Washington Criminal Charges + Sentencing, Hearings & Statute of Limitations

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As someone who has been charged with a federal crime in the state of Washington, it is vital that you understand the federal charge legal process. If the crime was allegedly committed in Washington, then in most cases you will be prosecuted in the appropriate federal district in the state.

Know that no matter what the federal charge is, the federal government is required to inform you within three days of the charges against you. In most cases, you will be held in custody in a federal detention center before your initial hearing, also called the preliminary hearing.

About the Preliminary Hearing

In Washington, your federal preliminary hearing will occur within three days of your arrest. Note that it is common for the defense attorney to ask for an extension from the federal judge. This allows  more time to build a strong case for your defense.

At this first hearing, your lawyer will have the first opportunity to challenge evidence they have against you, but note: The burden of proof is very low at this point. Only probable cause is necessary to hold you, and the government can have witnesses testify against you. In most cases, the federal government will have sufficient evidence to hold you in custody.

Still, the preliminary hearing is good chance for your lawyer to discover the evidence against you, to obtain police and government reports, and generally probe for weaknesses in the federal case.

About the Bond Hearing

Next in the federal process in Washington is your bond hearing. At this hearing, you will ask the federal court to releases you as the outcome of the case is being decided. Whether you get bond or not depends on several factors:

  • Are you an illegal alien or non-citizen?

  • Do you have any outstanding warrants or pending criminal matters?

  • Do you have ties to the area?

  • What is your criminal history?

  • Are you considered dangerous?

  • Were there any victims of your alleged crime?

Your chance of being freed on bond is higher if your lawyer has character witnesses for you. They should be able to speak of your good character, and they should be able to confirm that you will live in a safe, crime free environment.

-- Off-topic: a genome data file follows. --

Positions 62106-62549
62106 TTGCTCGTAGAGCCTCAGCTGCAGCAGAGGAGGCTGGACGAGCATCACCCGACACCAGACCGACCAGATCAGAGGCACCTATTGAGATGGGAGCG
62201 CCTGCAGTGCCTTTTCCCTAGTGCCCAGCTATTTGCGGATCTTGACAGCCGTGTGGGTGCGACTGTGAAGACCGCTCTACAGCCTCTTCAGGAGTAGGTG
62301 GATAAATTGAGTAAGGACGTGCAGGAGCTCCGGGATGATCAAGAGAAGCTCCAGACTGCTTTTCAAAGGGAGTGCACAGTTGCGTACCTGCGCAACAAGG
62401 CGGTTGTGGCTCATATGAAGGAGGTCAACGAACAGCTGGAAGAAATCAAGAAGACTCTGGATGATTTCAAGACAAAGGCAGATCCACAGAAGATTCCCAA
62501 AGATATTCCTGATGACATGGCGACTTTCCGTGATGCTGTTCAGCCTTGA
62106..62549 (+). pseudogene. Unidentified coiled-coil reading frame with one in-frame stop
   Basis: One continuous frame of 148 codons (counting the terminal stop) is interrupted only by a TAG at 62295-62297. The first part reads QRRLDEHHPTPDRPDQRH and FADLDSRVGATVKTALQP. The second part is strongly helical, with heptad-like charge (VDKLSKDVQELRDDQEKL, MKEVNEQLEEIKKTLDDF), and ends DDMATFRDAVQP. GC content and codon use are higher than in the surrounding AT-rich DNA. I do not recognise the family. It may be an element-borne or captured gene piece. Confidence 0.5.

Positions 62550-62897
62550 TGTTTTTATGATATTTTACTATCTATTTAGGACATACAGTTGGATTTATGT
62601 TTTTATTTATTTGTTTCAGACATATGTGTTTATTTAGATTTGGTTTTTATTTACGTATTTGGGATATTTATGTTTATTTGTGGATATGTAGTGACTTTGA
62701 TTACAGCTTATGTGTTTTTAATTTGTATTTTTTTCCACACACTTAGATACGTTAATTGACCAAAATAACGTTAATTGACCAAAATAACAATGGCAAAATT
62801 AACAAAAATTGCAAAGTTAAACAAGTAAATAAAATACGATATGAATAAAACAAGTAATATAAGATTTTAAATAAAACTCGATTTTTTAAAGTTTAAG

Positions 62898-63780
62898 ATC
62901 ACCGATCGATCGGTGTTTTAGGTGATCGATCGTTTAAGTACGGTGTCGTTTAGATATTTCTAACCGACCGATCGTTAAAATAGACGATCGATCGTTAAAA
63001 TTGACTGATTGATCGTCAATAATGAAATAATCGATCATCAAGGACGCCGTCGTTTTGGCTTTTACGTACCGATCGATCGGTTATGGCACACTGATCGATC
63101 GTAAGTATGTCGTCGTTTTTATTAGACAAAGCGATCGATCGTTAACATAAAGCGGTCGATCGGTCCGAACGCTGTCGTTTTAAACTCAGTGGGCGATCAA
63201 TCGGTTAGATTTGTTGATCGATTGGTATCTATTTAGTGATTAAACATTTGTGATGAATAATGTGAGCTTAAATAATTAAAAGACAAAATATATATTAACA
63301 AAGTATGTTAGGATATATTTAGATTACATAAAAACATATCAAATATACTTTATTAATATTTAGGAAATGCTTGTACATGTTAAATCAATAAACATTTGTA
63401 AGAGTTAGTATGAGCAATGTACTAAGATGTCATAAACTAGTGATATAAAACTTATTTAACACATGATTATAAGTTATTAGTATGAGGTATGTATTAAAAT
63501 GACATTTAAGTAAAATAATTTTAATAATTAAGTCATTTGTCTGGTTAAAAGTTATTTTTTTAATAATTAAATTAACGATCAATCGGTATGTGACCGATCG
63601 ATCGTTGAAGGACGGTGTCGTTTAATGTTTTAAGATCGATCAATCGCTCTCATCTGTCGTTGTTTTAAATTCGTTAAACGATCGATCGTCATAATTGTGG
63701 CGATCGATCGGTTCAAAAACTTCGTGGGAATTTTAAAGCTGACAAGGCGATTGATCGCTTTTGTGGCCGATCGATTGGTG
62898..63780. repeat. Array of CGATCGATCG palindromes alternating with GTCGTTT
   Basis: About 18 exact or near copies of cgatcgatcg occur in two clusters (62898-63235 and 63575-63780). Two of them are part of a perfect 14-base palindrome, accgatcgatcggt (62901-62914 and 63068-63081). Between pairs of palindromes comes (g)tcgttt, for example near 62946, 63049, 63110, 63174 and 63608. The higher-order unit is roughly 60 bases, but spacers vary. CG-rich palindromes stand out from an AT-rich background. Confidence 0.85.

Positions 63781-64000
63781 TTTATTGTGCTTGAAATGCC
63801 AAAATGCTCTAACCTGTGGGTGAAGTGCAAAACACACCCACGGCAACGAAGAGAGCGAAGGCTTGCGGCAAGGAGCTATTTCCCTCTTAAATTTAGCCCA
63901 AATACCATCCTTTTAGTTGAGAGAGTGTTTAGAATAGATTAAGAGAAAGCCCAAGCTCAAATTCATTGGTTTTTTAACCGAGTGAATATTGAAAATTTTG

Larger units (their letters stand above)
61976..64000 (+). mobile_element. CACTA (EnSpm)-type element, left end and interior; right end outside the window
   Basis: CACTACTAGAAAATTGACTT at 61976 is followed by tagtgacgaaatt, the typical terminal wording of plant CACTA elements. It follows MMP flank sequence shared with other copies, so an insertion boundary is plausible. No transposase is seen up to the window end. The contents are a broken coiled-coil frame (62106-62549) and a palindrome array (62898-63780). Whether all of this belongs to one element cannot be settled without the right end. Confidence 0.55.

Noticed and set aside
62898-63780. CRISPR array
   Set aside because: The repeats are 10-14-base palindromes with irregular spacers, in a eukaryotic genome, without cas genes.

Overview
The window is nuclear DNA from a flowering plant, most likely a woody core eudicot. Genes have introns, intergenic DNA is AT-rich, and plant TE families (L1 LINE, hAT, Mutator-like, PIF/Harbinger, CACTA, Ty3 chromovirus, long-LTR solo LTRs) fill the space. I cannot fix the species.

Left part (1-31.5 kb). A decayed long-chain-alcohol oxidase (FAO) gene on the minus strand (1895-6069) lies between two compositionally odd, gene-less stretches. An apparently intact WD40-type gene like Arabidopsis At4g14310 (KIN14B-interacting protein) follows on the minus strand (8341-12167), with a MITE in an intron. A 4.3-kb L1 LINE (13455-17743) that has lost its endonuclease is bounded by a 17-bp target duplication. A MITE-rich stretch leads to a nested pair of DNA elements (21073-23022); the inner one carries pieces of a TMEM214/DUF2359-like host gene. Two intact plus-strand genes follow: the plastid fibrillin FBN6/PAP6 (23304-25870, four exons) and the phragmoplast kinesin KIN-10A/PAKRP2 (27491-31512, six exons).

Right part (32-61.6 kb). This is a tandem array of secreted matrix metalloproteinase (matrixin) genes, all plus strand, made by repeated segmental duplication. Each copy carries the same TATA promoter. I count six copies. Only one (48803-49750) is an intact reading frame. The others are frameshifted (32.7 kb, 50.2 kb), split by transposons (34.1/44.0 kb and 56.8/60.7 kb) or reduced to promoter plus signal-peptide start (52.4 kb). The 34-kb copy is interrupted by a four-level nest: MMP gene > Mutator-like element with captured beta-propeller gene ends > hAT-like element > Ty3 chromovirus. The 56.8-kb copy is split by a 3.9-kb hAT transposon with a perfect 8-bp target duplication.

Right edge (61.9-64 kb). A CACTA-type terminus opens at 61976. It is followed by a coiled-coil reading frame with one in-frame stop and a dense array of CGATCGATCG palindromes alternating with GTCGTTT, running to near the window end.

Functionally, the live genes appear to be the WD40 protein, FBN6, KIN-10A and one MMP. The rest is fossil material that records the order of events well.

Remember that you should talk to your lawyer before revealing any information at the bond hearing about other pending legal matters you may have. This may affect your sentence in the federal case.

Federal Jurisdictions in Washington

There are two federal court districts in Washington state: Eastern and Western.

Sentences for Federal Crimes in Washington

Whatever your accused crime in the state, you want to have the best lawyer you can. They will have the ability to construct a good defense against federal prosecution and to challenge any suspect evidence. Also, your lawyer will ensure that the federal prosecutor is not overcharging you, which can lead to a longer sentence.

Factors that your judge in Washington will consider in sentencing include:

  • Do you have family?

  • Did you come from a poor or disadvantaged background?

  • Do you have a criminal history?

  • Do you have anyone who can testify about your good character?

  • Have you sought substance abuse treatment, if you have a problem?

Top Washington Crime Issues

Common federal crime issues in Washington pertain to drug trafficking, fraud, and illegal immigration.

Statute of Limitations in Washington

In Washington and all US states,there is a statute of limitations that affects potential prosecution for many crimes. This ensures that someone cannot be prosecuted years after the crime may have happened. Witnesses pass away, memories fade, and evidence disappears. Because of these facts, prosecution for some crimes can only occur within a certain time period. But note that murder has no statute of limitations.

Statutes of limitations for civil and criminal violations across the US for federal crimes are:

Civil Violations

  • Assault – 2 years

  • Contract – 10 years

  • False imprisonment – 2 years

  • Fraud – 5 years

  • Judgements – 20 years

  • Libel – 1 year

  • Personal injury – 2 years

  • Property damage – 5 years

  • Slander – 1 year

  • Wrongful death – 2 years

Criminal Violations

  • Arson – No limit

  • Assault – 3 years

  • Burglary – 3 years

  • Murder – no limit

  • Manslaughter – no limit

  • Rape – no limit or 3 years, depending on case

  • Kidnapping – 3 years

  • Robbery – 3 years

Geoffrey Nathan, Esq.

About Geoffrey Nathan, Esq.

Geoffrey G Nathan is a top federal crimes lawyer and Chief Editor of FederalCharges.com. He is a licensed attorney in the Commonwealth of Massachusetts since 1988, admitted to practice in both Federal and State courts. If you have questions about your federal case he can help by calling 877.472.5775.